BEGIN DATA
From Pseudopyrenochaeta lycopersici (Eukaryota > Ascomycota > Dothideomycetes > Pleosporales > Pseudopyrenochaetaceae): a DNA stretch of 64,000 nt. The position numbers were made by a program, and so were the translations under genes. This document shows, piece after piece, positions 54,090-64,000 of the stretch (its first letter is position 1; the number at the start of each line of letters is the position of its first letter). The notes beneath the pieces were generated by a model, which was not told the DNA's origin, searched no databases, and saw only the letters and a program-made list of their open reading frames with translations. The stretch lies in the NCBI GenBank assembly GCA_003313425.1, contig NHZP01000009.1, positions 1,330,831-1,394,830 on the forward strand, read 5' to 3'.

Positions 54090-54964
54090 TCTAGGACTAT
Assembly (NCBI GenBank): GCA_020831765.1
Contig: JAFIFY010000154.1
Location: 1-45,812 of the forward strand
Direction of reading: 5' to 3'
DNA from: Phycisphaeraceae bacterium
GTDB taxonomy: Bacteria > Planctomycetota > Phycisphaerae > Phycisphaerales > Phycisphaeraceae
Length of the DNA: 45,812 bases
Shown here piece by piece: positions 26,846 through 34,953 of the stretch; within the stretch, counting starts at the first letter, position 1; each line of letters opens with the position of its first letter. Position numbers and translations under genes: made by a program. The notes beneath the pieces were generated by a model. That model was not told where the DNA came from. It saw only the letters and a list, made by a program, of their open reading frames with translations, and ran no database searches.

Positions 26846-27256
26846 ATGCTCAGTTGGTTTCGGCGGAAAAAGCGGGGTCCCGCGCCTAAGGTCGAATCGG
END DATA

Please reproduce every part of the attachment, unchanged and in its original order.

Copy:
From Pseudopyrenochaeta lycopersici (Eukaryota > Ascomycota > Dothideomycetes > Pleosporales > Pseudopyrenochaetaceae): a DNA stretch of 64,000 nt. The position numbers were made by a program, and so were the translations under genes. This document shows, piece after piece, positions 54,090-64,000 of the stretch (its first letter is position 1; the number at the start of each line of letters is the position of its first letter). The notes beneath the pieces were generated by a model, which was not told the DNA's origin, searched no databases, and saw only the letters and a program-made list of their open reading frames with translations. The stretch lies in the NCBI GenBank assembly GCA_003313425.1, contig NHZP01000009.1, positions 1,330,831-1,394,830 on the forward strand, read 5' to 3'.

Positions 54090-54964
54090 TCTAGGACTAT
Assembly (NCBI GenBank): GCA_020831765.1
Contig: JAFIFY010000154.1
Location: 1-45,812 of the forward strand
Direction of reading: 5' to 3'
DNA from: Phycisphaeraceae bacterium
GTDB taxonomy: Bacteria > Planctomycetota > Phycisphaerae > Phycisphaerales > Phycisphaeraceae
Length of the DNA: 45,812 bases
Shown here piece by piece: positions 26,846 through 34,953 of the stretch; within the stretch, counting starts at the first letter, position 1; each line of letters opens with the position of its first letter. Position numbers and translations under genes: made by a program. The notes beneath the pieces were generated by a model. That model was not told where the DNA came from. It saw only the letters and a list, made by a program, of their open reading frames with translations, and ran no database searches.

Positions 26846-27256
26846 ATGCTCAGTTGGTTTCGGCGGAAAAAGCGGGGTCCCGCGCCTAAGGTCGAATCGG